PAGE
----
So today I thought I’d write a piece on the 8 most common reverse mortgage questions that people in Canada have regarding reverse mortgages.

1- If I have an existing mortgage on the property, can I get a reverse mortgage?
Not only is this the most common question regarding reverse mortgages, it is actually one of the most common uses for a reverse mortgage – to pay off the current mortgage and eliminate that payment and help with monthly cash flow.
However, it is important to realize that you would need to qualify for enough to pay that existing mortgage in full.
For example: If you have $70,000 remaining on the mortgage, you would need to qualify for at least $70,000 to be eligible for a reverse mortgage.
If you owe $70,000 and qualify for $100,000 in reverse mortgage funds, the $70,000 would be paid first and you would be left with the remaining $30,000.
The good news is that the reverse mortgage funds can also be used to pay any penalties or charges for paying out your mortgage as well.
However, the existing mortgage must always be paid off using the reverse mortgage funds and you get to keep whatever is left. Essentially, you are swapping your mortgage with a reverse mortgage and keeping the excess cash.

2 – Can I pay the interest or make payments on the amount I receive?
Yes, you can make monthly interest payment if you choose and you can also pay up to 10% of the amount borrowed (1 payment per year) if you wish.
However, you also have the option to pay nothing at all until you sell the property or until you pass away. Most people choose this option but it is nice to know that you can pay the interest every month (essentially turn the reverse mortgage into the same thing as a Home Equity Line Of Credit).

3 – How do you determine how much I qualify for? I thought I could get 55% of my home value?
This is a common question that we get. It is important to note that you can qualify for up to 55% of the value of the property and not everyone will get this amount. The words ‘up to’ are very important in this statement.
To determine how much you qualify for, four different factors are used: The ages of all applicants, the property value, the property location (postal code) and the property type.
Here is a quick example for all 4 factors: Someone aged 80 will qualify for more than someone aged 60; someone in a city will qualify for more than someone in the countryside; someone with a property value of $500,000 will qualify for more than someone whose value is $200,000 and someone who lives in a detached house will usually qualify for more than someone who lives in a Condo.

4 – I’m 60 but my wife is 53, can we still qualify?
Unfortunately, no. Both applicants need to be 55 or over to qualify. Even if just one of you is on the title, because it is deemed a ‘matrimonial home’ (meaning that the husband and wife both have a legal right to the home, by nature of being married) both of you need to be 55 or over.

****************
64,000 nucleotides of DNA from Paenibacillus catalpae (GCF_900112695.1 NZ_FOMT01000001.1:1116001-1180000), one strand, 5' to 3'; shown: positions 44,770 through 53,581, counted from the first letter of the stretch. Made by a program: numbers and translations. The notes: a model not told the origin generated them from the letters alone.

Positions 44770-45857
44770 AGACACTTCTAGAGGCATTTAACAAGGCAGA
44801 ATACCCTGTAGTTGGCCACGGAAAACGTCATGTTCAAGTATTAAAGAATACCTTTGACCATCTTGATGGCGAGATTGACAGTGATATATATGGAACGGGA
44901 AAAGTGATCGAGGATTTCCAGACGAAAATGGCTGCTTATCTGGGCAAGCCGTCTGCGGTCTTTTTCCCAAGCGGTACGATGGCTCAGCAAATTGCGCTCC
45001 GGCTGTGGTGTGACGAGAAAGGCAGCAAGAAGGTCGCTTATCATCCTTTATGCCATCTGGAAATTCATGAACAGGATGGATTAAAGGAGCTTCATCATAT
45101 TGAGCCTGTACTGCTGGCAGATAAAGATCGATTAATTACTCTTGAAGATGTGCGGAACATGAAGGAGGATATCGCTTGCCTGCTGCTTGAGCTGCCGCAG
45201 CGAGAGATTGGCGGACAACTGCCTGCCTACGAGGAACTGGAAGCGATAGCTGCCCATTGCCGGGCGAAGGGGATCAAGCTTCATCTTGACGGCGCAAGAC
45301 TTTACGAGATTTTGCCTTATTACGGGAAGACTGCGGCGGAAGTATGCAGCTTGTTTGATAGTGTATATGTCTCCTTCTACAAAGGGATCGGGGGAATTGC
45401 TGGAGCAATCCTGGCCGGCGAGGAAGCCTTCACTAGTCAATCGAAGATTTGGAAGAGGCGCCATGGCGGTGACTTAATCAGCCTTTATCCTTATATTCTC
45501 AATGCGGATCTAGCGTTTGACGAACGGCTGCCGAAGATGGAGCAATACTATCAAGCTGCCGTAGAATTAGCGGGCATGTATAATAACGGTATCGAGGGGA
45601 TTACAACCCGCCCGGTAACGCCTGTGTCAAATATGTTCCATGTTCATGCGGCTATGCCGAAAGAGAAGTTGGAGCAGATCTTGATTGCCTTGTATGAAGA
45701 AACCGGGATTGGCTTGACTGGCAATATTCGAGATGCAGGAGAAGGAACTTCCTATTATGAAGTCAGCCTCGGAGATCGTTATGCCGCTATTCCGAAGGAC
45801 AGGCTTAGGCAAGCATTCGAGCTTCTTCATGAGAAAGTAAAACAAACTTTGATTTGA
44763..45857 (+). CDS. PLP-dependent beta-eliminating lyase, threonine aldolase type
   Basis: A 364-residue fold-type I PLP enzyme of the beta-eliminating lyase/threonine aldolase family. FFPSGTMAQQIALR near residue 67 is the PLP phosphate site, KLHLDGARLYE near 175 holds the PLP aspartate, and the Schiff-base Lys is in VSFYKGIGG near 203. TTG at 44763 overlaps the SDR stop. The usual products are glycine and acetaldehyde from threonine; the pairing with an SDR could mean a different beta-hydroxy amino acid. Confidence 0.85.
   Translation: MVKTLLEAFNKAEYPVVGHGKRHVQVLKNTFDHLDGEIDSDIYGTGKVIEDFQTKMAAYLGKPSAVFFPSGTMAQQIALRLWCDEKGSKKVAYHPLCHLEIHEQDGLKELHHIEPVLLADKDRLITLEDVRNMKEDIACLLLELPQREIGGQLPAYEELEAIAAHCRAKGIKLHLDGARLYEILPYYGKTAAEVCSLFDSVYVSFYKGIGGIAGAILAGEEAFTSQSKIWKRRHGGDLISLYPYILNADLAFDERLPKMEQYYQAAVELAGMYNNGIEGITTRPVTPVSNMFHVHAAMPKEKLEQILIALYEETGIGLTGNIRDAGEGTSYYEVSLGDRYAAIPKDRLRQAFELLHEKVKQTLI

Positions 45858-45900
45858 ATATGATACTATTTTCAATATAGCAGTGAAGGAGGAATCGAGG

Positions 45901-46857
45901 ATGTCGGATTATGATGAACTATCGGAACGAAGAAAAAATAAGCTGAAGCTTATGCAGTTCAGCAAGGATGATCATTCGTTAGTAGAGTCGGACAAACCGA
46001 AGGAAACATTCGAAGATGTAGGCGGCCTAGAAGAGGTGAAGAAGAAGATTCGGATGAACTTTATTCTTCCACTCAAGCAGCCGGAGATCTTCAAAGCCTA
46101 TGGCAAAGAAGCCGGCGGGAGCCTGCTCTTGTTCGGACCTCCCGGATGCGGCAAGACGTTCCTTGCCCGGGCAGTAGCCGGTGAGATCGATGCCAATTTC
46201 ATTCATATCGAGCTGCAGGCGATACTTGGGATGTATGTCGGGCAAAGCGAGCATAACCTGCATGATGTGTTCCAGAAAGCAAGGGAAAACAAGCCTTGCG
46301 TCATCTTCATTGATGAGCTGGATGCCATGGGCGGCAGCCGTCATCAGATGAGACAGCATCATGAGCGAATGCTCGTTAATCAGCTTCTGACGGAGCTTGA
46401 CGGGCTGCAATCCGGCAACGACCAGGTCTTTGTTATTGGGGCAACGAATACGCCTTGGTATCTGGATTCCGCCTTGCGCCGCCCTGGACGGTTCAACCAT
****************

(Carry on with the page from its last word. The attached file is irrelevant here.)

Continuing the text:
5 – What is involved in the application?
Reverse mortgages aren’t as difficult a process to go through as a traditional mortgage. However, you aren’t going to simply be given the money either – remember you are still talking about large amounts of money here and the lender is a Schedule A bank.
Your credit score and income are not usually significant factors in the application – but the lender will still check these. In addition to this, proof of identity and other such paperwork is required.
An appraisal is always required and is the first step – so the lender can identify the market value of your home and therefore how much they can lend. However, it is possible to get a ‘quote’ before this.

6 – What if I want to sell my home?
You can sell your house at any time if you have a reverse mortgage. The mortgage amount (plus any accrued interest and prepayment penalties, if any) would then be paid from the proceeds of the sale. The process would be exactly the same as if you had any other kind of mortgage or HELOC on the property.

7 – Will I still own my home?

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17 Jul

HOW TO SHOP FOR A MORTGAGE

Mortgage Tips

Posted by: Prabhjeev Gambhir

For many people, a home will be the largest purchase of their life. It stands to reason then, that when you are shopping around for your mortgage you will want to take certain steps to ensure you are getting the sharpest rate and best product. We have a few pointers to make you a savvy shopper when you are out looking at different mortgages—get ready to take a few notes.

1. Do not always rely on the bank for the sharpest rates
Mortgage Brokers can often beat the bank rates by using different lenders. They can also often get you a SHARPER rate at your own bank simply because of the high volume that they do with them. Brokers have access to a number of different lenders giving you more options for not only the best rate, but also the best product for YOU.